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Every Life is a Story-Every Story has a Life. I love to write stories to inspire. Biographies, film reviews, and a touch of humor. Life is for learning, always.


With the undying support of ILLUMINATION Integrated Publications

A comprehensive directory for Day Tripping

Photo by Ben White on Unsplash

About seventeen years ago, I had the occasion to visit a new museum that opened near Trafalgar square in London, UK. The display was divided into two sections, the first being a walkthrough of the bunker offices where Churchill and his command team operated during WWII.

The second part of the museum tour is dedicated entirely to the life of Sir Winston Churchill. There is no doubting the significance of this individual’s place in history, but what interested me most about this section of the museum was the new technology being implemented to exhibit his life.

The most prominent of…

Life is filled with Crossroads. Choosing those which fire the imagination

Photo by Paul Teysen on Unsplash

As we move through life we are met with choices. If you move slowly, the choices are bountiful, and sometimes too many.

So you speed up a bit, travelling past successive crossroads at a pace where a decision isn’t an option. Then, you find you’re moving faster and faster, and the intersections slip by in a blur, leaving you to fly on without the knowledge that a choice even exists.

What on earth does this have to do with my biography, you ask?

I have seen my life at various speeds, and I have to say I’m enjoying this one…

Tough to look at, and hard to kill

Image by photovicky from Pixabay

Remember the joke that went around when The Rolling Stones announced their Steel Wheels Tour way back in 1989?

People were calling it the Steel Wheelchairs tour because, at the time, the ageing rockers were approaching their 50s. Well, another thirty years on and these guys are still going, and seemingly, indestructible.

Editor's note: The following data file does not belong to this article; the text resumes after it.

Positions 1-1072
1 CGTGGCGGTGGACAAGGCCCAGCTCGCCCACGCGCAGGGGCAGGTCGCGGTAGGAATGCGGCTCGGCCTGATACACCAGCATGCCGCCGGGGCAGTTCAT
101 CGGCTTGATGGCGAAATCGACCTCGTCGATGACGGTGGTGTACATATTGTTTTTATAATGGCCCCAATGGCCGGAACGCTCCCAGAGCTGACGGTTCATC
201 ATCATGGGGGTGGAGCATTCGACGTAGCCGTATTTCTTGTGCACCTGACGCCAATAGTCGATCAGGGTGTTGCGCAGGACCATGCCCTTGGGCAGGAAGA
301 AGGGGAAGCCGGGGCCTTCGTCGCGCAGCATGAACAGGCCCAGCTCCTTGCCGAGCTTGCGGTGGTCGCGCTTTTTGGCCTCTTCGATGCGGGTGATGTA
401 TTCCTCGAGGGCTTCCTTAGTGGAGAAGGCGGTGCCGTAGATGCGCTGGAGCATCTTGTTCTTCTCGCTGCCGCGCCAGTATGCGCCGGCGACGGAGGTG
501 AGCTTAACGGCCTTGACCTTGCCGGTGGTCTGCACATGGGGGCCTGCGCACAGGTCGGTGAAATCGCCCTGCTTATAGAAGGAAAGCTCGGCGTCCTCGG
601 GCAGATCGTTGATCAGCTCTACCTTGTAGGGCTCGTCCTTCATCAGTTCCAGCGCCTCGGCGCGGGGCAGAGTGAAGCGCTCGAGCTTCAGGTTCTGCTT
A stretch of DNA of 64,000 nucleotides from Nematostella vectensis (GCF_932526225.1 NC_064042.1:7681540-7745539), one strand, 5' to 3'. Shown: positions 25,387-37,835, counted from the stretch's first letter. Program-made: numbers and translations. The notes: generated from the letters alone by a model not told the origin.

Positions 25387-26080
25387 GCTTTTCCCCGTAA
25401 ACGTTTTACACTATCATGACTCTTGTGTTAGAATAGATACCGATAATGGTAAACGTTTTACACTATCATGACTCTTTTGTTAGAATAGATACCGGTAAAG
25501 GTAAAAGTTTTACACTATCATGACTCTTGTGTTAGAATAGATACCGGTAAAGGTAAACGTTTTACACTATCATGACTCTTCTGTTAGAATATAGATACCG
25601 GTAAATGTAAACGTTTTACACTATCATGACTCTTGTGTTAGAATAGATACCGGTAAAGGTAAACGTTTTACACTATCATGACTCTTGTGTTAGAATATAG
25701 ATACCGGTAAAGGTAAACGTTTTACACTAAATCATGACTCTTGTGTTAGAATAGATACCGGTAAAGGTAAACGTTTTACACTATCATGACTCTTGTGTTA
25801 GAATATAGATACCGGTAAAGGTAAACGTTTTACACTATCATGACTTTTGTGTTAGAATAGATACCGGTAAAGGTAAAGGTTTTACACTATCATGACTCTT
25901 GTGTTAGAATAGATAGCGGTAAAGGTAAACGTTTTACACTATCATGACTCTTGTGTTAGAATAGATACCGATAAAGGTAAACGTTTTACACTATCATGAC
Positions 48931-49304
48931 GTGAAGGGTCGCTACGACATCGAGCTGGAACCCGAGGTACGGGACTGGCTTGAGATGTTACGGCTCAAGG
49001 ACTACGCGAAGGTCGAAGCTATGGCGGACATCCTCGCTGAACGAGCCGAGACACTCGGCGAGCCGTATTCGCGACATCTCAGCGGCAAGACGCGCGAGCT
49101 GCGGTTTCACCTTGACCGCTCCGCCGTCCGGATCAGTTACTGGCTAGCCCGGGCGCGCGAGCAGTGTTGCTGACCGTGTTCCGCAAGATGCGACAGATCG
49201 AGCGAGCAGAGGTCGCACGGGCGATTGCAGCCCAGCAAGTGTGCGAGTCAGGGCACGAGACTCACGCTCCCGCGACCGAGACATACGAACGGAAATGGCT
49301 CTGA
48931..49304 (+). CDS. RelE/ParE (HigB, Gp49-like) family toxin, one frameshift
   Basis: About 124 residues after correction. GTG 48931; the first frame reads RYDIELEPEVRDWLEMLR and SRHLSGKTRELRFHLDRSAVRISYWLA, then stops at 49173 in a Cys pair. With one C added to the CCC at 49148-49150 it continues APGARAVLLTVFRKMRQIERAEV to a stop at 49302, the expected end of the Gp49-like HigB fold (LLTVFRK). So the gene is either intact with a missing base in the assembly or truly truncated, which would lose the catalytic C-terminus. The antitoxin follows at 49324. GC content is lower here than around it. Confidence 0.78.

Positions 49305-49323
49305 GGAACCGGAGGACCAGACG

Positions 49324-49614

Since that tour so long ago, Mick Jagger has survived open-heart surgery, Keith Richards has survived about everything he’s ever done to himself.

And Charlie Watts? Well, he’s survived working with Mick and Keith.

Now, Ron Wood has revealed that he has beaten cancer…


Years ago, Ronny…


At least, my family thinks I am

Photo by Alison Wang on Unsplash

The play on words aside, a better fiction writer is what I aspire to be, and reading better writers like Liam Ireland and Britni Pepper inspire me to pick up my game. Finding these terrific writers on ILLUMINATION-Curated and ILLUMINATION has somehow lit a fire in my brain.

Their inspiration and my own love for ‘the story’ has become the spark that propels me. Money is a lovely and useful thing to have with the right perspective, but writing stories that resonate are for me, the ultimate prize.

As a filmmaker, I have always been drawn to visual narratives and…

Cinema — Myths and Meaning🎥

How to get more from your viewing experience

Photo by Erik Witsoe on Unsplash

Movies of the past still hold magical powers of imagery and symbolism that resonate today.

If you appreciate the artistry and detail that goes into filmmaking and you would like to explore cinema’s rich and diverse history with a discerning eye, please join me on a journey of rediscovery. You may even find a few new surprises along the way.

Each month, I will offer up two or three titles for viewing at your leisure. My goal is to explore these selections in detail and how they connect with today’s world. Exploring genres and film conventions in ways you may…